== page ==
Only time will tell, but I know that for me personally, the advice to buy a home and stop wasting my money on rent is terrible advice. It would ruin us financially and we’re not nearly to a place professionally where we can handle it. For others, though, it might make sense, and to them I say go for it if you can afford it.

 

What is some bad advice you’ve heard when it comes to home ownership vs. renting? What’s your take? Are you renting or owning and why?

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Catherine Alford is a professional public speaker and freelance writer who covers family, finance, and freedom. Check out her blog, BudgetBlonde, and her bio at CatherineAlford.com.

29 Comments

  • Miriam says:

    Good article Cat. I totallly agree with you.

    The rest of this comment is for John. I don’t know if you have control over what shows up in the email but I find that I often wonder who wrote an article when I’m reading it because it doesn’t match what I know about you. I realize I can click further to the web and find the author but sometimes I would prefer not to have to do that. Just a though – make sure the author is clearly indicated at the top.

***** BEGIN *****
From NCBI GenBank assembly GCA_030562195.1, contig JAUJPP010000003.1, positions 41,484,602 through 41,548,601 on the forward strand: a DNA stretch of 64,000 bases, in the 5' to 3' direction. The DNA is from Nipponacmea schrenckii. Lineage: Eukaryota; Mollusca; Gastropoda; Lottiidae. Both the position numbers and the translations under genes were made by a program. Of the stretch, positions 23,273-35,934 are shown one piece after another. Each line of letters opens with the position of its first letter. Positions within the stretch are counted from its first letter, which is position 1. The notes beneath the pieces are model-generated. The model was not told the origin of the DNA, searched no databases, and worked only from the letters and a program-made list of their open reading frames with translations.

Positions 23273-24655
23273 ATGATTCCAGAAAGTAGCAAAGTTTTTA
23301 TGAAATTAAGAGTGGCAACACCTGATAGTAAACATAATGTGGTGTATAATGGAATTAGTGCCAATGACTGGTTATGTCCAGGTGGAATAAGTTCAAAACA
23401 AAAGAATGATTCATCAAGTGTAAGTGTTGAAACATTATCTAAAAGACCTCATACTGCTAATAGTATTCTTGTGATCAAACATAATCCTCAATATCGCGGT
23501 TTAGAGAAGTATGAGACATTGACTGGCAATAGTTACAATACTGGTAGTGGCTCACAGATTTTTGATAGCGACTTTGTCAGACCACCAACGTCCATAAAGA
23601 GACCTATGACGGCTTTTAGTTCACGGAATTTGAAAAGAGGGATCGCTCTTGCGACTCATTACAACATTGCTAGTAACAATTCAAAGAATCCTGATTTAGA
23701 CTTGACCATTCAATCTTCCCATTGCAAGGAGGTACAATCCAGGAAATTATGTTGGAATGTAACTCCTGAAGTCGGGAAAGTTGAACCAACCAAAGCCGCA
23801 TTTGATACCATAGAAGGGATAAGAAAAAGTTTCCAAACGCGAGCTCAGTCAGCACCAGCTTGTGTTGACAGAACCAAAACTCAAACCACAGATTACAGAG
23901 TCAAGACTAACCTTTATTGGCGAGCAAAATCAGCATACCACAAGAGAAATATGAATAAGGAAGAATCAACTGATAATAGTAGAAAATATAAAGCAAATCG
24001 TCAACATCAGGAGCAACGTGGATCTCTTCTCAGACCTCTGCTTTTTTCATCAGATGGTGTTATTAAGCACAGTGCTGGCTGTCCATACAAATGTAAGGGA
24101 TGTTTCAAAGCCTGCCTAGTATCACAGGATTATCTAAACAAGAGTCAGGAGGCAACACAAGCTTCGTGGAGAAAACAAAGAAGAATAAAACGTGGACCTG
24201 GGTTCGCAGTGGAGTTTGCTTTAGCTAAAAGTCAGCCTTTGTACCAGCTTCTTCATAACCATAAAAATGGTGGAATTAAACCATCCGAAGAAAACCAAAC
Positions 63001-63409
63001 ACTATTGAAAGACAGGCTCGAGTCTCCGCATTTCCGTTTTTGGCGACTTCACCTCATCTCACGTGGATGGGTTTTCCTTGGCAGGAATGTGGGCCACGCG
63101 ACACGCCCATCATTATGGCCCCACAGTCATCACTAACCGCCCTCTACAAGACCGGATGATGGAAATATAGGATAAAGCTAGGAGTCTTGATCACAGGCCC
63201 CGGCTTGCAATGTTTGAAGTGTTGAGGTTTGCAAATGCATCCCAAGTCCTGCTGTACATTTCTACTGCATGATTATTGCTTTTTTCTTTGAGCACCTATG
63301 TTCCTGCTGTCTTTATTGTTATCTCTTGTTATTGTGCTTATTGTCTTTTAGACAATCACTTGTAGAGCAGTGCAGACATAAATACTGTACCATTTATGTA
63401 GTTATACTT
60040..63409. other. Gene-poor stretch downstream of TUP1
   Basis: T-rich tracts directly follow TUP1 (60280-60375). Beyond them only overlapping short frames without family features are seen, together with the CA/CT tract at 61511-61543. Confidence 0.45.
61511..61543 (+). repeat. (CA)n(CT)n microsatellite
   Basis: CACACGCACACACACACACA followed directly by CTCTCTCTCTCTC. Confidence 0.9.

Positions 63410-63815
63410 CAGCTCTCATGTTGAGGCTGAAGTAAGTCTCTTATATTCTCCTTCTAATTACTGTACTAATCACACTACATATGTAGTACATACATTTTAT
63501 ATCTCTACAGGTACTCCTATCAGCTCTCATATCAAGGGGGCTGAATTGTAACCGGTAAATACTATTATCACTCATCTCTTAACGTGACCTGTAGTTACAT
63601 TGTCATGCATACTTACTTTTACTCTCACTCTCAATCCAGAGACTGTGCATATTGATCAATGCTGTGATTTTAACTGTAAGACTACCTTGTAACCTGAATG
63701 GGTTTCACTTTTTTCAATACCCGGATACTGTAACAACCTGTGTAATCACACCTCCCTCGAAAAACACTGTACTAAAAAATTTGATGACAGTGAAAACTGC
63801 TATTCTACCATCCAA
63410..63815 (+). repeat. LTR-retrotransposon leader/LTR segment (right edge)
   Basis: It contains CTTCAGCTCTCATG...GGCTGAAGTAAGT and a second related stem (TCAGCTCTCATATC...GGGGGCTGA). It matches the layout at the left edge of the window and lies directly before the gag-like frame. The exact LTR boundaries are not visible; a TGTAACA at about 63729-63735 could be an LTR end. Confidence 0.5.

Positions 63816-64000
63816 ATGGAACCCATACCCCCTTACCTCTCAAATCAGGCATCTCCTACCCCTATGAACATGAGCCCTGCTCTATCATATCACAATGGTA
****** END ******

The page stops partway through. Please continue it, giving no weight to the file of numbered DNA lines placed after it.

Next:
• John Schmoll says:

      Thanks for the feedback Miriam, I appreciate it. I can see how that might be frustrating…I’m not certain if it can be fixed or not, but I’ll definitely check in with my email provider to see if that’s something that can be changed. 🙂

    • Cat says:

      Thanks Mariam! Yeah you can bet if it’s about twins, student loan debt, or not owning a home, it’s not John haha. Thanks for reading!

  • Kalie says: